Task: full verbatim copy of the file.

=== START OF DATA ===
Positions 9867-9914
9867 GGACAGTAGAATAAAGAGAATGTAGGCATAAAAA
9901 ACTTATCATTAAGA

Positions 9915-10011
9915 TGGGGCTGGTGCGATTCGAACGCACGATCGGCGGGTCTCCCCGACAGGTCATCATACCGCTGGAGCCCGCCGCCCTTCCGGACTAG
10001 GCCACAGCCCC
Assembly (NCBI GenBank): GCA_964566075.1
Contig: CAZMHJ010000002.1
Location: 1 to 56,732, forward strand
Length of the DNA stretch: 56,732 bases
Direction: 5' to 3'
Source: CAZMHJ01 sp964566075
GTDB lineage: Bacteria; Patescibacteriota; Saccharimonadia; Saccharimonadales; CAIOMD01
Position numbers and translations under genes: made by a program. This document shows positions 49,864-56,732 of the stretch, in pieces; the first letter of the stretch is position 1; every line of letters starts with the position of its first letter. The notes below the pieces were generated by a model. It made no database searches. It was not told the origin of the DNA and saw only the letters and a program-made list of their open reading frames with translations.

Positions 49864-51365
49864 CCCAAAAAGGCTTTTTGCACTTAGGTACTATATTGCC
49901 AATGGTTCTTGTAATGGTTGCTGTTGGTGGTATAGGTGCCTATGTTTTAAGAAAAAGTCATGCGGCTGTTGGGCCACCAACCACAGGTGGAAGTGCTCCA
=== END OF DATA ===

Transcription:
Positions 9867-9914
9867 GGACAGTAGAATAAAGAGAATGTAGGCATAAAAA
9901 ACTTATCATTAAGA

Positions 9915-10011
9915 TGGGGCTGGTGCGATTCGAACGCACGATCGGCGGGTCTCCCCGACAGGTCATCATACCGCTGGAGCCCGCCGCCCTTCCGGACTAG
10001 GCCACAGCCCC
Assembly (NCBI GenBank): GCA_964566075.1
Contig: CAZMHJ010000002.1
Location: 1 to 56,732, forward strand
Length of the DNA stretch: 56,732 bases
Direction: 5' to 3'
Source: CAZMHJ01 sp964566075
GTDB lineage: Bacteria; Patescibacteriota; Saccharimonadia; Saccharimonadales; CAIOMD01
Position numbers and translations under genes: made by a program. This document shows positions 49,864-56,732 of the stretch, in pieces; the first letter of the stretch is position 1; every line of letters starts with the position of its first letter. The notes below the pieces were generated by a model. It made no database searches. It was not told the origin of the DNA and saw only the letters and a program-made list of their open reading frames with translations.

Positions 49864-51365
49864 CCCAAAAAGGCTTTTTGCACTTAGGTACTATATTGCC
49901 AATGGTTCTTGTAATGGTTGCTGTTGGTGGTATAGGTGCCTATGTTTTAAGAAAAAGTCATGCGGCTGTTGGGCCACCAACCACAGGTGGAAGTGCTCCA